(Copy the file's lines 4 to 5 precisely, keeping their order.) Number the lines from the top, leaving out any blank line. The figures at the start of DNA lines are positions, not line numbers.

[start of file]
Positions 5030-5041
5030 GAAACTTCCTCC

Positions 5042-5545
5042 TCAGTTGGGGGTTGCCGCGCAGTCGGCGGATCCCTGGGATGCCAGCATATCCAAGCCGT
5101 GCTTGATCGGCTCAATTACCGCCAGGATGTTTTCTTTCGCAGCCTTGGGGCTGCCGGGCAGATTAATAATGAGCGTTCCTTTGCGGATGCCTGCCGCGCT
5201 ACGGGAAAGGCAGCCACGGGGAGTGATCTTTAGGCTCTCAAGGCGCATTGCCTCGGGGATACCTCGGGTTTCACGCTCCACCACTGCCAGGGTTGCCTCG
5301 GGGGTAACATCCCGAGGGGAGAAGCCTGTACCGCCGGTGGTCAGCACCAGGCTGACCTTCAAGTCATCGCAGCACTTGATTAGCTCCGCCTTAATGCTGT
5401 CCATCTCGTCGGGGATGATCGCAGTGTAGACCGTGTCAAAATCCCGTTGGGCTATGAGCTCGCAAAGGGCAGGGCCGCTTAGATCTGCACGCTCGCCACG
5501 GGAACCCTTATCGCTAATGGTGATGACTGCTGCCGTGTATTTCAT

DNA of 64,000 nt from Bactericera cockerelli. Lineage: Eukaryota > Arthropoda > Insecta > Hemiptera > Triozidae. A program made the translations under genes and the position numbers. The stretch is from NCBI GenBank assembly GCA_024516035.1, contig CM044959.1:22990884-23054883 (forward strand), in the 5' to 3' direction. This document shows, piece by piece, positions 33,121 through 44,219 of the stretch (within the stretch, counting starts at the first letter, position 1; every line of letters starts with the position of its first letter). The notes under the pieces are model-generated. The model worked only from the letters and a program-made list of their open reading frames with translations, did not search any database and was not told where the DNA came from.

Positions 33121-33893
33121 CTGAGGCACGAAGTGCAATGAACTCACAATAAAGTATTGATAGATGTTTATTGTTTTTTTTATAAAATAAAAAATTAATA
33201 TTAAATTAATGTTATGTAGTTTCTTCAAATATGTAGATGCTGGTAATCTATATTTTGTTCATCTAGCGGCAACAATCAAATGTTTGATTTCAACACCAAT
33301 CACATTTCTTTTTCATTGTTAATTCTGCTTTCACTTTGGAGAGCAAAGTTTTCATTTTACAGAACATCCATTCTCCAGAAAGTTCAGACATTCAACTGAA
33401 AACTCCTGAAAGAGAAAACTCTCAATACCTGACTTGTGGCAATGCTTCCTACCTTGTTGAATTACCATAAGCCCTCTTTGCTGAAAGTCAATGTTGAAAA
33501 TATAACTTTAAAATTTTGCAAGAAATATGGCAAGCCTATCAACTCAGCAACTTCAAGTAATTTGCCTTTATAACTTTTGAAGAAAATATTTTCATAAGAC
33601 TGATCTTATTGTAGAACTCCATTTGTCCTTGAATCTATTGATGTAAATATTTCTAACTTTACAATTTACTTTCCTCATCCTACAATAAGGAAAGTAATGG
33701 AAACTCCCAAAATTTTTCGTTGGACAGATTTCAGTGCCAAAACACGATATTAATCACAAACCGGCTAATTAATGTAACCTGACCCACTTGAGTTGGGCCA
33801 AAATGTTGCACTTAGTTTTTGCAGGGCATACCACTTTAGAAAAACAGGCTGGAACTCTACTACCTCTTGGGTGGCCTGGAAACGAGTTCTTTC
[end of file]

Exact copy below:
5042 TCAGTTGGGGGTTGCCGCGCAGTCGGCGGATCCCTGGGATGCCAGCATATCCAAGCCGT
5101 GCTTGATCGGCTCAATTACCGCCAGGATGTTTTCTTTCGCAGCCTTGGGGCTGCCGGGCAGATTAATAATGAGCGTTCCTTTGCGGATGCCTGCCGCGCT